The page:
By William Merchan, Head of Verity™ at GumGum
The United States political climate is one of vast division and polarization and decades of legal precedent have been overturned in the matter of days from the Supreme Court. All in the middle of 2022—a key midterm campaign year. Major campaigns like gubernatorial, Congressional and Presidential races spend tens of millions of dollars on political ads and every two years political ad spending ramps up as term limits end and candidates begin campaigning. So far, 2022 U.S. Senate midterm races alone have spent over half a billion dollars on campaign ad spending across TV, radio, and digital. But how successful are these ad dollars in reaching the right groups of potential voters to create real impact? In order to make sure political campaigns are reaching voters when they are in the right mindset, they must invest in innovative and new technologies and platforms, and lean into meeting people where they are, like leveraging sophisticated contextual targeting.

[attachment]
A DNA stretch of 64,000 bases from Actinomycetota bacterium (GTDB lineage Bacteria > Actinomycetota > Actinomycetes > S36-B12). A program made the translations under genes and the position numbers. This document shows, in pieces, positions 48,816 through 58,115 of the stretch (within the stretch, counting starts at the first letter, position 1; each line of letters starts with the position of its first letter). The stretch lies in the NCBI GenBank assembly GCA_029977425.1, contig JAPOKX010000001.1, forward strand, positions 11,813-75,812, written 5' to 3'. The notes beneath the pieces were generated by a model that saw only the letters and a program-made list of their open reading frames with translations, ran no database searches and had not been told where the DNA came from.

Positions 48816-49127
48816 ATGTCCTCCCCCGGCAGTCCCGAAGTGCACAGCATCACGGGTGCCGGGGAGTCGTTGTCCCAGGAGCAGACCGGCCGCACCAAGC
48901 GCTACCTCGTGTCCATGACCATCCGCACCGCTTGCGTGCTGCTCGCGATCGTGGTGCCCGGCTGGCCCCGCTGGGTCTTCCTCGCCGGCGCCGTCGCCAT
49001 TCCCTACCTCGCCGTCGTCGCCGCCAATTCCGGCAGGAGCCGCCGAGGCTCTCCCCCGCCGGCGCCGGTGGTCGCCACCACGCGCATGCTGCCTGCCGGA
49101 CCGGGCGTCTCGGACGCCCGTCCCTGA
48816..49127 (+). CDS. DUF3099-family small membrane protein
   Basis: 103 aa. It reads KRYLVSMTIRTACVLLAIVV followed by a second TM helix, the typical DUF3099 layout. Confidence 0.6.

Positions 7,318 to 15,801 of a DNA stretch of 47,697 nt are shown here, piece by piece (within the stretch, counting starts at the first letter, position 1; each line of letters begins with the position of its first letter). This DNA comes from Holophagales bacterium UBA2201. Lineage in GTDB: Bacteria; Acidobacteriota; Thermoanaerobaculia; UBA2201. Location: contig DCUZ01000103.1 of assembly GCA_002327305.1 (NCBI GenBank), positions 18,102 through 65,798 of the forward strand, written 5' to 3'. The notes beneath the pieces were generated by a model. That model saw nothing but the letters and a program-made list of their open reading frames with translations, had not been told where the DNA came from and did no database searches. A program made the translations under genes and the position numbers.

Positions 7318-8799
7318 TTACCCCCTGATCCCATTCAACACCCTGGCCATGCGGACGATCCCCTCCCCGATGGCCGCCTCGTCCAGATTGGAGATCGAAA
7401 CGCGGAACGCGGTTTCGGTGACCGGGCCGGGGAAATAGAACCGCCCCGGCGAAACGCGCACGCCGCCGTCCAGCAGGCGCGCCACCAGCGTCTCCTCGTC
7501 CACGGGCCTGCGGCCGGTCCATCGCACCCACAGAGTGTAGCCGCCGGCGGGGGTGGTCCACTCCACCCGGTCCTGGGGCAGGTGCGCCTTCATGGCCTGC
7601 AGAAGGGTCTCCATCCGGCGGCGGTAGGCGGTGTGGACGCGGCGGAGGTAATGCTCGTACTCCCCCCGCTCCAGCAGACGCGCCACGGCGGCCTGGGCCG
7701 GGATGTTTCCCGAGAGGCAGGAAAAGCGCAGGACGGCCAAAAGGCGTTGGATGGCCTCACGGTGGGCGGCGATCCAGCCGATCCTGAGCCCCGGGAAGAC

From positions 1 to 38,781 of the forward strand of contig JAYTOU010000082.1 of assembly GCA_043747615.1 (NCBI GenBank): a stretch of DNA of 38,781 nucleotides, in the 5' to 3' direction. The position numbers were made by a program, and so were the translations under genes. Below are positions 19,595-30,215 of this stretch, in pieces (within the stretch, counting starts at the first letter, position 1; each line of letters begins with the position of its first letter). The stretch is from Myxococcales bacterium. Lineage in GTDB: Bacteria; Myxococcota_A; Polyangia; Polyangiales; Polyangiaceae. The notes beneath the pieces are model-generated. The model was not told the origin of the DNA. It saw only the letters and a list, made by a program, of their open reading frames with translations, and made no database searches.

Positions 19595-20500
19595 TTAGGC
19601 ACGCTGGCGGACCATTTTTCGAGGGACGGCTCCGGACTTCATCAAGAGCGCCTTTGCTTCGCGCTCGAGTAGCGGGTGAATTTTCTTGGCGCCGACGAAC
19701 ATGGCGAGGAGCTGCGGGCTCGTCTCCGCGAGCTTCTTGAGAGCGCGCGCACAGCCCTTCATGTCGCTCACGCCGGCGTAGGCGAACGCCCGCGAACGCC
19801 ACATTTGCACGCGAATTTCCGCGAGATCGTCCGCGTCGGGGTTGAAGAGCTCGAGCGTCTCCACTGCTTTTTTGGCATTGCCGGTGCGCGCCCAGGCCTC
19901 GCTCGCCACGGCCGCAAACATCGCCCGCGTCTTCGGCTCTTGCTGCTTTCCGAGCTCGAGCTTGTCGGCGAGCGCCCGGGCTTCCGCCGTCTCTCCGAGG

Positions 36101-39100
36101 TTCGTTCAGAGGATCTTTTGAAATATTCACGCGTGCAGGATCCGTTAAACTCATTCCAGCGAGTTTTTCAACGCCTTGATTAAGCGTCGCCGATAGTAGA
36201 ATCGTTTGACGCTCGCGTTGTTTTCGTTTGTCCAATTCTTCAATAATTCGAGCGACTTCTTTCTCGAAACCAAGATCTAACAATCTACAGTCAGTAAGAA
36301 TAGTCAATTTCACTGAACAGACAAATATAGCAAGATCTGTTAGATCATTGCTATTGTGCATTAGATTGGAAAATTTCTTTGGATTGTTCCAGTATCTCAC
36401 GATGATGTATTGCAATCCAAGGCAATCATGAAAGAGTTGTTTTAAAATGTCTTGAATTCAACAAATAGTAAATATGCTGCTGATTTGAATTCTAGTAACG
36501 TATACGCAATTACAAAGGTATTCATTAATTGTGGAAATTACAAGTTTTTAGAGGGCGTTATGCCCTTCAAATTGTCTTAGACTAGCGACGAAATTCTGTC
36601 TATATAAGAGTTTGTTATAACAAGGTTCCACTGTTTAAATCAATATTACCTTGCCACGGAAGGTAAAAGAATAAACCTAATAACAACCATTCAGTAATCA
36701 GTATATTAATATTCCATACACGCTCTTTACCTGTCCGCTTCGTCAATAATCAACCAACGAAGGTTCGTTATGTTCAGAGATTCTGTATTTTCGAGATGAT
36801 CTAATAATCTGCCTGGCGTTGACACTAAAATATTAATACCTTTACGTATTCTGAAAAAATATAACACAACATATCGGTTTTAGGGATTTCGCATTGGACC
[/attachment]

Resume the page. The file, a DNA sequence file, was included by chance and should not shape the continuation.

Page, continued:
The Power of Contextual
What is contextual? Well, contextual targeting is powered by deep learning artificial intelligence and unlike behavioral ad targeting, it doesn’t require the exploitation of third-party cookies and personal data to place relevant ads. But not all contextual is created the same and in order to be the most effective at targeting the right potential voters, political campaigns will need to use advanced contextual platforms that leverage several types of deep learning in artificial intelligence that goes beyond reading a webpage or video’s metadata—something most contextual platforms are limited to.